Prime Minister Boris Johnson has alerted the public to more strike action as Downing Street said it would “not give in” to rail union demands.
Mr Johnson warned commuters they must be ready to “stay the course” and urged rail bosses and unions to agree on a modernization package to secure the industry’s future.
Mr Johnson told Cabinet that without fundamental changes to how the system works, rail companies risk going bust and passengers are faced with ever-higher fares that could ultimately lead them to abandon train travel.
The Prime Minister addressed his team on Tuesday as commuters suffered the biggest rail strike in a generation, leaving millions of people trapped in transport misery. Further measures by the RMT union are scheduled for Thursday and Saturday.
Mr Johnson called on the “union barons to sit down with Network Rail and the railway companies” and agree to a package of reforms.
Some 40,000 Rail, Maritime and Transport (RMT) union members at Network Rail and 13 train operators have pulled out in a bitter dispute over pay, jobs and working conditions.
The strike is causing “significant disruption and inconvenience across the country,” the prime minister said.
The action makes it “harder for people to come to work, risk appointments, make it difficult for children to take exams – all sorts of unnecessary annoyances”.
Mr Johnson set out why he thought the strikes were “so wrong and so unnecessary”, citing the level of support the industry has been offered during the pandemic and the “colossal” investments in rail infrastructure.
“We believe in our railroads, we believe in our railroad infrastructure as an essential part of national alignment,” he said.
But he added that in order to make the promised investments, we need to “reform the way the railroad works”.
“It can’t be that some ticket offices … sell about one ticket an hour,” he said.
“We have to get these employees out from behind glass panes, onto the platforms, to interact with the passengers.”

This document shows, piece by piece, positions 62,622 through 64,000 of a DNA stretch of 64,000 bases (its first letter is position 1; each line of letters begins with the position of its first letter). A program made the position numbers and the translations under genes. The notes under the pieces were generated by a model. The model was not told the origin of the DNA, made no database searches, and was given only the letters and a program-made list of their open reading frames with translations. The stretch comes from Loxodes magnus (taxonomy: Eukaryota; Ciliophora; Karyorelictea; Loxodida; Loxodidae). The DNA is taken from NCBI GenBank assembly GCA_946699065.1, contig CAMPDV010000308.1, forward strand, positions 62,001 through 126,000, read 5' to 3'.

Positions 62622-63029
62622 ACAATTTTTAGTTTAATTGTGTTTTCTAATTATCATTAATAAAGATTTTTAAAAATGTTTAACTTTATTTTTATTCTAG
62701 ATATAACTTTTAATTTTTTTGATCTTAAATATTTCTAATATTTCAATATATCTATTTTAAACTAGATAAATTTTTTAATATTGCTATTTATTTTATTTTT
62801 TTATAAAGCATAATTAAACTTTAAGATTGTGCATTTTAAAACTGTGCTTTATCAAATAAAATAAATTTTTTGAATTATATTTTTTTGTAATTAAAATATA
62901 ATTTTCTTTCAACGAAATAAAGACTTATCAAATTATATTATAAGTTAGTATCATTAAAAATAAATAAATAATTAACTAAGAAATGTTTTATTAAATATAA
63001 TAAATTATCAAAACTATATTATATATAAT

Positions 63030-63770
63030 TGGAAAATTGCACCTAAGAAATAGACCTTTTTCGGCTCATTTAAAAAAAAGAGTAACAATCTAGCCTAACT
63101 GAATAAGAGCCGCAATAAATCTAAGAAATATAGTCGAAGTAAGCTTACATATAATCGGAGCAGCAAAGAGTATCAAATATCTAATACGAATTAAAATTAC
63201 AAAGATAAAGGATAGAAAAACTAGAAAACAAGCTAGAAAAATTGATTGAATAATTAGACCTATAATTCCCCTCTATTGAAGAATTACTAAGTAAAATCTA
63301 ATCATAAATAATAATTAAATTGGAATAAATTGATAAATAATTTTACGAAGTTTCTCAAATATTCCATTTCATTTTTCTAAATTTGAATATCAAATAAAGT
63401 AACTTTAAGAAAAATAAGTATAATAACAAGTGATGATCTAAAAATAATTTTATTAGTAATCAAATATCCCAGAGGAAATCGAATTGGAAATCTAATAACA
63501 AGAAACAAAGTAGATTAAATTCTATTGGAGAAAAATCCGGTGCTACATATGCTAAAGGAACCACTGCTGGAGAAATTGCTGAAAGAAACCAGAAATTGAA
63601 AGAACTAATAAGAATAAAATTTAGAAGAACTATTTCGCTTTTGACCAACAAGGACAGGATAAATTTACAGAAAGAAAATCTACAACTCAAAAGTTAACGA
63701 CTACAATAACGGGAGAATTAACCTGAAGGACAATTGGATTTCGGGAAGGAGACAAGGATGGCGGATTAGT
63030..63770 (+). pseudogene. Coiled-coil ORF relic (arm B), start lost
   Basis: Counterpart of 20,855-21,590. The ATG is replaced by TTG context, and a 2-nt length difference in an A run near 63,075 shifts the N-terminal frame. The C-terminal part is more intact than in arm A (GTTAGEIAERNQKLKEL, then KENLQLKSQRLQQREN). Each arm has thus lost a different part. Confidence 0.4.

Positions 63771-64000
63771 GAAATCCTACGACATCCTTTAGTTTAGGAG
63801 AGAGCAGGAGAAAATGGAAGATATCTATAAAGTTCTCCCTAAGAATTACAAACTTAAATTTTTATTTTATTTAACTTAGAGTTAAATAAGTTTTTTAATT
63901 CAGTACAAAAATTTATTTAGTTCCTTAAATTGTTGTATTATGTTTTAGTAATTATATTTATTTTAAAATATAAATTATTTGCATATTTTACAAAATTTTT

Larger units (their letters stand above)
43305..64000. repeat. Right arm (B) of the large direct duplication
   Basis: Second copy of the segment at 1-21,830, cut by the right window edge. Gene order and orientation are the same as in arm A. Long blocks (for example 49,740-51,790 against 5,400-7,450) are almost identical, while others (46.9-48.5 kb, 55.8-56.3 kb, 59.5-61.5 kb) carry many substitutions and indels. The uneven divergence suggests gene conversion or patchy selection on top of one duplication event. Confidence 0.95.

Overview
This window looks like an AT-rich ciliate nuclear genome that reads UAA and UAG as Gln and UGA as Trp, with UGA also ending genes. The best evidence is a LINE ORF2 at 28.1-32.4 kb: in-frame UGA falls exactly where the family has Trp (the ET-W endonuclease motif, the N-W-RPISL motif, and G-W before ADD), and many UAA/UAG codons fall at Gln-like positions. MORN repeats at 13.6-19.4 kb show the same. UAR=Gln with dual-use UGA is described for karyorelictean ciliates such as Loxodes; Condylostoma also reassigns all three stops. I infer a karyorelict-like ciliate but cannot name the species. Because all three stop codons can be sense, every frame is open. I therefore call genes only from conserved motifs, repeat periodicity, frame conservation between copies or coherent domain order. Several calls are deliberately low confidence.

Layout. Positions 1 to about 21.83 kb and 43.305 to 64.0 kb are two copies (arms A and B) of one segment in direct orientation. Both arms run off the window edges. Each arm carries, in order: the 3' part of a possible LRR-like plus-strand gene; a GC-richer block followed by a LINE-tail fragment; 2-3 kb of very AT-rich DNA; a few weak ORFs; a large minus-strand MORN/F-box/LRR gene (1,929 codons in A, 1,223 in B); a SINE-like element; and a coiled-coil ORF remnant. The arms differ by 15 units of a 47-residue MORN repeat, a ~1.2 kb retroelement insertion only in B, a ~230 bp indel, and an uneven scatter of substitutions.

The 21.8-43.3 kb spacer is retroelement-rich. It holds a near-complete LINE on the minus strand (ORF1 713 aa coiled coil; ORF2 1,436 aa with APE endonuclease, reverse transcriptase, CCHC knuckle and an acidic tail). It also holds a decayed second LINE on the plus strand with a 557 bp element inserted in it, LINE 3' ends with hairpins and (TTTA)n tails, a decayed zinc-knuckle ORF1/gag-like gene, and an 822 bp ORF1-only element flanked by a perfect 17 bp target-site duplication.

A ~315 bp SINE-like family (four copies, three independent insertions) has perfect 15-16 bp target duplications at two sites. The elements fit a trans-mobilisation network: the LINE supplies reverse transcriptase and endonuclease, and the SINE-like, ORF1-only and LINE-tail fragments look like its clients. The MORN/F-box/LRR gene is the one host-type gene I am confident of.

But in a sign that there could be more trouble as a result of the row between RMT, Network Rail and railway companies, Mr Johnson said: “I’m afraid we all need – and I say this to the country as a whole – we need to prepare to stay the course.
“To stay on course, because these reforms, these improvements in the way we operate our railroads, are in the interest of the traveling public, they’re going to help lower costs for fare payers across the country.”
But the modernization program is also in workers’ interests because “if we don’t do that, these great companies, this great industry, will continue to suffer financially, they will go bankrupt and as a result they will have to increase ticket prices even more”.
That would lead to the “catastrophe” of declining rail usage, he said.
“This government was elected to do the difficult things and stay the course,” Johnson said as he urged ministers to back Transport Secretary Grant Shapps.
Downing Street highlighted “old-fashioned approaches” in the industry “that have no place in the modern workplace”.
There were examples of “employees refusing to share vans,” blocking apps and “limiting use of technology,” managers only being able to assign entire teams of workers, “regardless of the size of the task.”
The Prime Minister’s official spokesman said: “The Prime Minister believes it is in the long-term interests of both the country and the public not to give in to some of these demands which would prevent us from modernizing the railways.”
It was ultimately up to the unions whether there would be any further industrial action after the train strike on Saturday.
“We do not want this to be imposed on the population for longer than necessary and people’s confidence in using our rails damaged for longer than necessary,” said the spokesman.
“But it’s very much up to the unions to decide.”
Faced with the prospect of unions elsewhere in the economy taking action in a possible “summer of discontent” as wages fail to keep pace with rising inflation, Downing Street said preparations were in place to mitigate strikes.
“There is certainly a lot of work going on across government to mitigate any disruption that we might see from strikes,” the spokesman said.
“Of course, any kind of strike will be disruptive, but we can take steps to mitigate it.”
The cabinet meeting was chaired by Mr Johnson, just over 24 hours after his sinus surgery.
His spokesman said: “He is in very good health.”